Bengen’s floor and ceiling rule. This is refinement of Bengen's original 4% rule. Here the retirees start with a given percentage withdrawal from their nest egg. Beyond that, the percentage could increase by as much as 25% in a bull market for stocks, but wouldn’t decrease by more than 10% in a bear market. Under this scenario, the annual withdrawals ranged from 28,000 to $39,500. The initial withdrawal rate was 3.29%. In the best case with this scenario, their portfolio ended with a balance of just under $2.15 million; the average ending balance was $709,000; in the worst case, the portfolio had an ending value of $17,100 after 30 years of retirement.
Guyton’s and Klinger’s decision rules. Jonathan Guyton, a financial advisor, and David Klinger devised a withdrawal methodology where withdrawals are increased each year to match inflation except in those years where the portfolio loses money. If the withdrawal rate ever increases to 120% of the initial rate, then the withdrawal for that year is cut by 10%. In good years the withdrawal rate may increase by 10%. The initial withdrawal rate was 4.95%. (For related reading, see: Can I Retire Yet?)
Under this scenario, in the best case, their portfolio ended with a balance of just over $1.14 million; the average ending balance was $345,000; in the worst case, the portfolio had an ending value of $43,900 after 30 years of retirement. This scenario had the widest range of annual withdrawals, which, over the 30-year period, was $15,800 to $61,000.
How to Work These In with Clients
All of these approaches — and a number of others—have merit. These were all created by smart people with solid industry backgrounds. The 4% rule and many others may be good starting points in conversations with clients regarding how much of their nest egg they will be able to withdraw during retirement. For example, a client with a $1 million nest egg could conceivably withdraw $40,000 each year. From there, financial advisors should also take other sources of retirement income into account — like Social Security or a pension—to give the client a ballpark idea of where they stand in terms of their retirement income.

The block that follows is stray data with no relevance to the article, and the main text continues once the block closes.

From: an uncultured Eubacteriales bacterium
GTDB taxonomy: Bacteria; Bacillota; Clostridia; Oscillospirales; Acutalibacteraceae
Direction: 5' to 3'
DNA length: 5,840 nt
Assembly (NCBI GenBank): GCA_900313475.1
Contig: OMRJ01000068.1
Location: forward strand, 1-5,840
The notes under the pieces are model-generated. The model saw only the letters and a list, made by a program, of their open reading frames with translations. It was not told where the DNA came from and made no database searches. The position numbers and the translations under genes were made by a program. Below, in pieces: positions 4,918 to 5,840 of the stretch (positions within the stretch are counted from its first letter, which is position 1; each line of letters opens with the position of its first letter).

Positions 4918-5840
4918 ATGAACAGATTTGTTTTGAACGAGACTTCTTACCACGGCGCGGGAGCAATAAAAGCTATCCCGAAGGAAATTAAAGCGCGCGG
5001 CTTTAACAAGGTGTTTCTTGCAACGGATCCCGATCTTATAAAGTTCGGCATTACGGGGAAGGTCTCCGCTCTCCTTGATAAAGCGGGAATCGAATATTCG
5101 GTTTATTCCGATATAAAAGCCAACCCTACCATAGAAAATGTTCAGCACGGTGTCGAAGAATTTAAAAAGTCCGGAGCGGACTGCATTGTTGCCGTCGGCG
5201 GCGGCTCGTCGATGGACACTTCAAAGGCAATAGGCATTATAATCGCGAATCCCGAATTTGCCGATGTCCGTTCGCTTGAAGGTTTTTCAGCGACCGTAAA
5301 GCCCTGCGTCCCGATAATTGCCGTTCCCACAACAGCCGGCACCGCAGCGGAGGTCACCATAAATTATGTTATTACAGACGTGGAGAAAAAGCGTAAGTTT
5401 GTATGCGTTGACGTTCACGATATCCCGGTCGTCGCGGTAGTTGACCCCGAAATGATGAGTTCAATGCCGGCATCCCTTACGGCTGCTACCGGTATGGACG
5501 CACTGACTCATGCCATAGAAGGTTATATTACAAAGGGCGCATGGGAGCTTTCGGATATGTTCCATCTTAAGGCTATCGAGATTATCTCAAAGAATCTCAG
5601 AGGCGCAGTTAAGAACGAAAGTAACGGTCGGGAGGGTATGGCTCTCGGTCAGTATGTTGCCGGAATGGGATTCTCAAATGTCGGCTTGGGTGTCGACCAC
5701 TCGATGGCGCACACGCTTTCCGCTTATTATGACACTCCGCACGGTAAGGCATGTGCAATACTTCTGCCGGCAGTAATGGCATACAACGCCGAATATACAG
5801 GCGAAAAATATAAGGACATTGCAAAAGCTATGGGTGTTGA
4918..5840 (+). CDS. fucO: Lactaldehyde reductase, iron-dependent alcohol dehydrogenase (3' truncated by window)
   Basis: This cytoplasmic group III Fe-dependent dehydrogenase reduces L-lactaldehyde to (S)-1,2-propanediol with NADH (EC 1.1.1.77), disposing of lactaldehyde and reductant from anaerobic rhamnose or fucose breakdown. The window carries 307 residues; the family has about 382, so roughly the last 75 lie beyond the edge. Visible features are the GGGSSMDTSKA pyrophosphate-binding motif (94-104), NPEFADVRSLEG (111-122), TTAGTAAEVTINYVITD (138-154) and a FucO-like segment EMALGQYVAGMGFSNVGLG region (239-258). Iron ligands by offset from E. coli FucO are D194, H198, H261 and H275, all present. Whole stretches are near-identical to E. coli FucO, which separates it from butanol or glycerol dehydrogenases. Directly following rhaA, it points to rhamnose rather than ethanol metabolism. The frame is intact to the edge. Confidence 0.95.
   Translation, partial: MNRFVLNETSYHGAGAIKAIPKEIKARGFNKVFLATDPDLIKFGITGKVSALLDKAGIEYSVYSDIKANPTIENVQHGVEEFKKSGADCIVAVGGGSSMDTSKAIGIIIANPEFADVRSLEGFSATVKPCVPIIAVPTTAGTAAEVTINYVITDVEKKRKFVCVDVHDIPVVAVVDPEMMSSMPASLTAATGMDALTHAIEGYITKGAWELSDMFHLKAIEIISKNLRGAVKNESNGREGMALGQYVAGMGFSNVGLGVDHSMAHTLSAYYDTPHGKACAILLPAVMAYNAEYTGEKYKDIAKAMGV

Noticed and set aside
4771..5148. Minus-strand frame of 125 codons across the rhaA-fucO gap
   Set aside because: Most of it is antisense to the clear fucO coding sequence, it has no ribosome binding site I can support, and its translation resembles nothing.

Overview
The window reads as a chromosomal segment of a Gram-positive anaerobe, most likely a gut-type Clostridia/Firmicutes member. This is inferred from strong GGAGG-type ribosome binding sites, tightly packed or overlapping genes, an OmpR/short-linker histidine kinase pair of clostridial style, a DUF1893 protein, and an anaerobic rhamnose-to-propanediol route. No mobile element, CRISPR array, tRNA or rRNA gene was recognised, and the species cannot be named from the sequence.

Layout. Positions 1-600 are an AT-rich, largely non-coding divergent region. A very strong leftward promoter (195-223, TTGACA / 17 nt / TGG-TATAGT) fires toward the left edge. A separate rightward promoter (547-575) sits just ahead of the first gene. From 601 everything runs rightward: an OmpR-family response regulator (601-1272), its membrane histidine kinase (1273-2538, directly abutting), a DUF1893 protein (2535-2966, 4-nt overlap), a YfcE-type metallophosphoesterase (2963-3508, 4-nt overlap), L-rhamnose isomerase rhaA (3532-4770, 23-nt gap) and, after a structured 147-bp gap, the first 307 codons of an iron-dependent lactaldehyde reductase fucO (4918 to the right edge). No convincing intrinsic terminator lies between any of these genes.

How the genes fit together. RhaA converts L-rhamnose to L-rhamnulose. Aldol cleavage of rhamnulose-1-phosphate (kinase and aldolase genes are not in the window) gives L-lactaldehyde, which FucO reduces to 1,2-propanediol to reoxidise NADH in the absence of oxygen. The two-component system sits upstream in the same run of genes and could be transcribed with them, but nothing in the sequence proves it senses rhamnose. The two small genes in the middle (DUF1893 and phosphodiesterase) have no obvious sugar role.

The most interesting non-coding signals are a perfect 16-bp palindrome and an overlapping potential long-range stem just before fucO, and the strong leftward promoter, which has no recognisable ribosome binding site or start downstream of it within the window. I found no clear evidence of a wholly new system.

Ideally as your client’s financial advisor, you will be working with them to manage their retirement withdrawals both initially and ongoing. This should entail a withdrawal plan that needs to be reviewed and, if needed, revised on a regular basis. Things could change in terms of the performance of their investments as well as the client’s situation. (For related reading, see: The Downside of Spending Retirement Savings.)
The Bottom Line
Retired financial advisor Bill Bengen's 4% rule for retirement withdrawals has been a staple of the financial planning world for over 20 years. It remains, along with several other withdrawal strategies, a solid starting point for determining the level of withdraws that a retiree’s portfolio can support. However, no rule of thumb or approach is one size fits all. Financial advisors need to work with their clients to put a withdrawal strategy in place, monitor their client’s progress and adjust that strategy when warranted. (For related reading, see: Here Is Your Retirement Checklist.)